Summary of the Case
The analysis of the recent Supreme Court’s ruling focuses on an October 8, 2019 Bostock v. Clayton County case regarding LGBTQ and workplace rights. The case questions the significance and fundamentals provided by the Federal Civil Rights laws protecting employees that identify as LGBTQ in the workplace from discrimination across the country. In a ruling of 6-3 judges, the court cited the words defined by the Civil Rights Acts of 1964 as the basis of the ruling. That is, “employers are held accountable to the fact that they may not refuse to hire employees on the basis of their race, sex, religion, or national origin” (Savage, 2020). The arguments of the court posit that any form of discrimination that is based on gender or sexual orientation can be identified as a discrimination based on sex. The court relies on the words and their interpretation rather than the intention of the lawmakers. This is based on the fact that, the lawmakers’ initial intention may not have primarily focused on the protection of gays, lesbians, bisexual, transgender, and queer (LGBTQ) employees in the workplace, rather provide a safe environment free of discrimination and equal treatment for all (Patel & Feng, 2021).
Factors Leading to the Outcome
The court’s arguments are based on Title VII laws that makes it “unlawful for an employer to fail or refuse to hire or to discharge any individual, furthering discrimination on the basis of race, color, religion, sex, or national origin (Bostock v. Clayton County, 2019). Also, an employer can potentially violate Title VII by intentionally or otherwise firing an employee based on sex.
Effect the ruling Had on Law, Precedent, and Social Policy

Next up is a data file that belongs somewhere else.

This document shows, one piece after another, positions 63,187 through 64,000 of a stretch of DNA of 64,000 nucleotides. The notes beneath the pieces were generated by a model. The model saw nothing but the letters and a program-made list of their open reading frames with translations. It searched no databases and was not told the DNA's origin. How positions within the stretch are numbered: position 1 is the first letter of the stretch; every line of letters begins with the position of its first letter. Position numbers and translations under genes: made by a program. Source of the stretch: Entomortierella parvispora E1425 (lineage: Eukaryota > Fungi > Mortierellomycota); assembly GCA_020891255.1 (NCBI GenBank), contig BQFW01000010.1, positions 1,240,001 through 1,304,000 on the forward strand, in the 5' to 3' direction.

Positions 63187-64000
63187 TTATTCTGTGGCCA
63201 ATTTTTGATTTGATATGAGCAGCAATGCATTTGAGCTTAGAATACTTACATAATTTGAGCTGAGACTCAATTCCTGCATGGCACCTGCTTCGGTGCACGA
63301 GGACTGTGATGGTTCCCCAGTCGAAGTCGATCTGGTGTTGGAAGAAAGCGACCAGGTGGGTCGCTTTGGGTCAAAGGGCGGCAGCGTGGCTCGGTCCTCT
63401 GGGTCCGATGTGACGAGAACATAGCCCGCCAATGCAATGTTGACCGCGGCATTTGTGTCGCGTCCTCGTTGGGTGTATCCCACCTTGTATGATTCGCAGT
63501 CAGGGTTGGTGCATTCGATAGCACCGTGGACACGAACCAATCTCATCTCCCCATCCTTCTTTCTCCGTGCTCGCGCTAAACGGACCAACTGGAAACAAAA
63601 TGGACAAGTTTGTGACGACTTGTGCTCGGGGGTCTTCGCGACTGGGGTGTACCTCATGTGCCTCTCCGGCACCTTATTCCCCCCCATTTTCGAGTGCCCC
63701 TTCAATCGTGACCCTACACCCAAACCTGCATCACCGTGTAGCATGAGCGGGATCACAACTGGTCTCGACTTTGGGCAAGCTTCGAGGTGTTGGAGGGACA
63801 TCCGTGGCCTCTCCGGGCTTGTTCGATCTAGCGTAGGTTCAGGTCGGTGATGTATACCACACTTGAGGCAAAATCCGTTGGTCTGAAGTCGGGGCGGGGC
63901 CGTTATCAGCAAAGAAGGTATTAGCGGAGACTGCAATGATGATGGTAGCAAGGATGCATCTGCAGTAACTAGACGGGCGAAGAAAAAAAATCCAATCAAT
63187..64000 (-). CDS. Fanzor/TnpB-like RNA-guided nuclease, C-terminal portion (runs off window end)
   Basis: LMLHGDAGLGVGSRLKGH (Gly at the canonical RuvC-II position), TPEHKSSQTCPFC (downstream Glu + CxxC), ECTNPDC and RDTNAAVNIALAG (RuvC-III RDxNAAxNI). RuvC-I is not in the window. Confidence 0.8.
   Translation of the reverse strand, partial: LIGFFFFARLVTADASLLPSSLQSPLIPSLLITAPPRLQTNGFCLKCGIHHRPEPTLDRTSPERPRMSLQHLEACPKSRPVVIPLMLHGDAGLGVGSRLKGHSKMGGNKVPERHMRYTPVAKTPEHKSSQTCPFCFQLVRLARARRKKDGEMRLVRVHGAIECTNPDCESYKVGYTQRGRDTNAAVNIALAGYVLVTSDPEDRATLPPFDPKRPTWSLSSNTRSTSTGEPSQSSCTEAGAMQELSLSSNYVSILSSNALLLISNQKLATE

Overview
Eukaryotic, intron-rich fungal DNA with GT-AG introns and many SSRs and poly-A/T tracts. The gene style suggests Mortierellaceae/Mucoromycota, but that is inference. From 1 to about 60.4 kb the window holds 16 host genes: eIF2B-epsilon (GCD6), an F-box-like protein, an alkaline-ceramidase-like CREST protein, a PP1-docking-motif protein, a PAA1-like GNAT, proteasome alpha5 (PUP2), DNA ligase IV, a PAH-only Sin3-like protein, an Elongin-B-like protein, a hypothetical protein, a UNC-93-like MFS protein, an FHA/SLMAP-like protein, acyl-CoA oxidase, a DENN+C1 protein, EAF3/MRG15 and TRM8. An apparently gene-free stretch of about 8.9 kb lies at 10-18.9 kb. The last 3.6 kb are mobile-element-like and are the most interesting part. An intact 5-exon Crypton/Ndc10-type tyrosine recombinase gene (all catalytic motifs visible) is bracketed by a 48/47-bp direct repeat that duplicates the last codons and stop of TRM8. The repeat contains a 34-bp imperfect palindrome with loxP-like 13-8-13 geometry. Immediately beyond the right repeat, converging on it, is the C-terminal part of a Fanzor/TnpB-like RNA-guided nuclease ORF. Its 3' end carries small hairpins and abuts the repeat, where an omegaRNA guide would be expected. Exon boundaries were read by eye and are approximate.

The case affirms the existing laws and their value on employee protection. The precedent following Phillips v. Martin Marietta Corp., 400 U.S. 542, the case argued on the violation of Title VII by the refusal of the employer to hire women with young children (Bostock v. Clayton County, 2019). This asserts the profound important of social policies clearly providing clear mandates that account for authentic and transparent hiring processes. Therefore, guarantees safety and protection of all employees to access equal rights and opportunities.
Additional Ways the Case Could Be Overturned in the Future
The ruling can be overturned based on the prove of lack of violation of discrimination laws. Should the employees be found guilty providing a basis for their firing, any affiliation to LGBTQ, gender, race, or any other context does not matter.
Bostock v. Clayton County, Georgia. (2019, October). Supreme Court of the United States: Syllabus – Bostock v. Clayton County, Georgia – Certiorari to the United States Court of Appeals for the Eleventh Circuit. Retrieved April 26, 2021, from https://www.supremecourt.gov/opinions/19pdf/17-1618_hfci.pdf
Patel, P. C., & Feng, C. (2021). LGBT Workplace Equality Policy and Customer Satisfaction: The Roles of Marketing Capability and Demand Instability. Journal of Public Policy & Marketing, 40(1), 7-26.
Savage, D.G. (2020, June 24). Major rulings from Supreme Court in 2020 term on abortion, religion, and Trump taxes. Los Angeles Times. Retrieved April 26, 2021, from https://www.latimes.com/politics/story/2020-06-24/supreme-court-2020-term-major-cases